back to article Industrial design: AMD brings 4th gen Epyc power to embedded applications

AMD has lifted the lid on variants of its 4th generation Epyc processors optimized for embedded applications, delivering greater performance and scalability – although device engineers may look askance at the power envelope ranging up to 400W. Announced at Embedded World in Nuremberg, Germany, the Epyc Embedded 9004 Series …

  1. hammarbtyp

    Most embedded designs are fanless. Not sure where a 200-440W chip fits into that

    The only way it would work is with aggressive power management which would have a large knock on effect on predictability

    1. Richard 12 Silver badge

      Embedded means long lifetime, dedicated hardware performing a specific task for many years.

      At the mid and higher performance they definitely do have fans. A lot of bottom tier processing have fans too, to meet other requirements.

      The embedded computer running my NAS has a fan. Mostly to cool the drives, but it's there.

      The embedded computer running your core network switch definitely has fans, I can hear them from here!

      The POS machines at your local Tesco have fans.

      The computers running the CAT and MRI scanners at your local hospital have fans.

      These are probably aimed at the last two, given the CPU power available.

      Aside from that, fanless designs for 400W CPUs do exist, if desired. Multiple kW of fanless cooling already exists in some products. I've used a few that have direct connection to building HVAC cold water lines to handle 10kW or so of dissipation.

      1. hammarbtyp

        Not all embedded applications are equal

        As you say embedded means long life time, but also in many cases it means running with minimum supervision for long periods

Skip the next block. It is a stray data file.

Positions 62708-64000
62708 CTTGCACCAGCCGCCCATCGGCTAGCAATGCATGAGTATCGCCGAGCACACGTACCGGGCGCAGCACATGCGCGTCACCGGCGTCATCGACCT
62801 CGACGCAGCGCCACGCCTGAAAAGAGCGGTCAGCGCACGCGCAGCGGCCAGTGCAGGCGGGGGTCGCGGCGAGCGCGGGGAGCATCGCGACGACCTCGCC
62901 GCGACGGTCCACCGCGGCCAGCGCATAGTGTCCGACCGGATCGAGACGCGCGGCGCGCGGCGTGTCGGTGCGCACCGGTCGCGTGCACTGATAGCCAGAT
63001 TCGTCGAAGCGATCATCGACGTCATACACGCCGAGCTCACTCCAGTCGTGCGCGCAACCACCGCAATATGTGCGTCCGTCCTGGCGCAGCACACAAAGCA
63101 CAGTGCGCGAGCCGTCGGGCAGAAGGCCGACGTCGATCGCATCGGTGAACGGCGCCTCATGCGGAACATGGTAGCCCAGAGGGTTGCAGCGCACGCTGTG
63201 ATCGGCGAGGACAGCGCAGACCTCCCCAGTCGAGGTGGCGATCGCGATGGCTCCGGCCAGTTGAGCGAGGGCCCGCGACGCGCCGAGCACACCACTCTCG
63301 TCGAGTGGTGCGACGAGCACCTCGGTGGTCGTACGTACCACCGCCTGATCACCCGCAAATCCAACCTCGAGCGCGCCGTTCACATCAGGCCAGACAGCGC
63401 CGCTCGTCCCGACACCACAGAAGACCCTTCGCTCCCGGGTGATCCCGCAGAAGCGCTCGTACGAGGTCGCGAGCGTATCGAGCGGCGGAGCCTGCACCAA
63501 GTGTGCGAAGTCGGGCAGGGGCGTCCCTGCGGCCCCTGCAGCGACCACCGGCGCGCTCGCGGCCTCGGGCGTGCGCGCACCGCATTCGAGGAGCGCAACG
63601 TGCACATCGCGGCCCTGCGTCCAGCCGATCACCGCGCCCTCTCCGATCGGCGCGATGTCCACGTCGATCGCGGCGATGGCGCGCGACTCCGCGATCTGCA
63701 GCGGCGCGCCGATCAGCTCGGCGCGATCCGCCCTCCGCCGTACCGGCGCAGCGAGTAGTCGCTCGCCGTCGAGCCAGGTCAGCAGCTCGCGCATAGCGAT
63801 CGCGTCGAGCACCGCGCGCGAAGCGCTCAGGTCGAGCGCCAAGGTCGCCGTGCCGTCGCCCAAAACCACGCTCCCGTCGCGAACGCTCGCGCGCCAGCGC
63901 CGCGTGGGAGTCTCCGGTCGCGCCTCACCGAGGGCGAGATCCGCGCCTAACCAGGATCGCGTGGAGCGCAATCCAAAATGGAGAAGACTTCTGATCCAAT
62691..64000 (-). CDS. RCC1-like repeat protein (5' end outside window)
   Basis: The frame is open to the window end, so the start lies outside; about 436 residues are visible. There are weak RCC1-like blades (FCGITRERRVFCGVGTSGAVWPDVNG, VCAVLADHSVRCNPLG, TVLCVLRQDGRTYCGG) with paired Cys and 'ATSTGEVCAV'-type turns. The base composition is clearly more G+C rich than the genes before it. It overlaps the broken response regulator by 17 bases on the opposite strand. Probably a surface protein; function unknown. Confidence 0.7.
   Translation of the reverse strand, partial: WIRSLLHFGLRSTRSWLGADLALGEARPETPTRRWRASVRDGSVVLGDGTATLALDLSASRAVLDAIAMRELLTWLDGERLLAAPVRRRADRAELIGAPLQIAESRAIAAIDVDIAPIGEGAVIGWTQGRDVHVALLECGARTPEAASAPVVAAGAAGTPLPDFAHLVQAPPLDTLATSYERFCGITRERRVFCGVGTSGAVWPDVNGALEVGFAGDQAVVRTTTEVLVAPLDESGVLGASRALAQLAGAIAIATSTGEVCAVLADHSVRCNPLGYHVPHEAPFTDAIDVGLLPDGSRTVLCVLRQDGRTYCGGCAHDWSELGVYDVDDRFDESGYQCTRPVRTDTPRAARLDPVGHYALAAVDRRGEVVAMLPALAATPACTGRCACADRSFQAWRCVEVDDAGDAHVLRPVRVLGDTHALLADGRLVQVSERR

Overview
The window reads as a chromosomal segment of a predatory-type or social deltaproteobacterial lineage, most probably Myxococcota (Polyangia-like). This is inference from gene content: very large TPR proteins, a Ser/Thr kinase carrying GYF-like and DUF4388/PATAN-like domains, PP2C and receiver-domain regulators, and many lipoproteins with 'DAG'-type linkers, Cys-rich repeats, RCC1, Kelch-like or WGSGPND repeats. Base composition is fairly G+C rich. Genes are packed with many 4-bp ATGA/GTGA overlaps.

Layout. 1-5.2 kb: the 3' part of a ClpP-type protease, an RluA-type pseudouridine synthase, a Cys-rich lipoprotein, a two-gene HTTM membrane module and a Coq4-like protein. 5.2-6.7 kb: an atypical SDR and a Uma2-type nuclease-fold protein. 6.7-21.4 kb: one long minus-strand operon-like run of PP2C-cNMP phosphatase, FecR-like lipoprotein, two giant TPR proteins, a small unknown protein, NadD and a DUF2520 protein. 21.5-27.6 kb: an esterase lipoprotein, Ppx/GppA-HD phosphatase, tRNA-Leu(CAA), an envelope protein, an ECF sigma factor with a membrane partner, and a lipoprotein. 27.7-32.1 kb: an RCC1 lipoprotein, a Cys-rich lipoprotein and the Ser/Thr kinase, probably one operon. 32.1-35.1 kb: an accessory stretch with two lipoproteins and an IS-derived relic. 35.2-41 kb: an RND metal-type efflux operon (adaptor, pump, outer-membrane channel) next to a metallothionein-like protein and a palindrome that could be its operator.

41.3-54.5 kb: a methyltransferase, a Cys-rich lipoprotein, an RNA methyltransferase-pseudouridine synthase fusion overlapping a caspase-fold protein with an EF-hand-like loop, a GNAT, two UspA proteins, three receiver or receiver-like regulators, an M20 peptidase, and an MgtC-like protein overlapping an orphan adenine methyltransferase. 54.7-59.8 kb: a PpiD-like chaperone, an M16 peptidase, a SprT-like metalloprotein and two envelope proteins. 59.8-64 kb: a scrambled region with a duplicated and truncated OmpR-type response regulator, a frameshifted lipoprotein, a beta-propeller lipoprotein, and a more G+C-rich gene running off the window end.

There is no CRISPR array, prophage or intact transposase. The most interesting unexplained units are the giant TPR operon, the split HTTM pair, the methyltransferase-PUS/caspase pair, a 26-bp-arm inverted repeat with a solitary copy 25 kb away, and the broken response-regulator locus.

The applications you mention are yes, embedded, but are the edge cases, because they are designed around having continual supervision. However they don't need specialist chips because if they break, there will be someone around to replace them. Also if they break, apart from a little inconvenience, nothing will happen. Also they run in nice controlled environments, weather protected and air conditioned

        The far larger market are the kind of computers that monitor and control your jet engine, wind turbine, ship, etc. These are designed to run with minimal supervision for years in all sort of tough environmental conditions

        The reason fans are not liked in these situations is a) it is another failure point. That piece of rotating plastic will be the most likely thing to go after 10 years, either due to bearing failure or dust build up. b) It will be more affected by water, dust ingress c) If you need a fan to move heat around, it won't be very happy in 40C in an ship engine room etc

        For example the embedded controllers we get have no fan but a giant aluminum heat sink. There is no way we would consider a design with a fan in it. Also if the chip is managing its energy consumption by managing its clock cycles, this could play havoc with real time applications. We would rather accept lower consistent performance than fast, than hot and varying performance levels

  2. elsergiovolador Silver badge


    Sounds like a perfect chip to install in a catflap.

    It provides enough performance to replace chip scanning with AI cat recognition to filter cats going in and out, but also it consumes so much energy it can actually provide some vital heating, especially during the winter, for cats waiting to be scanned by the AI or not sure whether to go in or out.

  3. rdhma


    A 400W processor is not a problem. There are industrial applications where that kind of power is not a big deal.

    1. Will Godfrey Silver badge

      Re: Indistrial

      Indeed so, but usually the heatsink is the chunky die-cast aluminum case it's in, with more fins than a school of fish, and which is also often bolted to the steel frame of an enormous machine.

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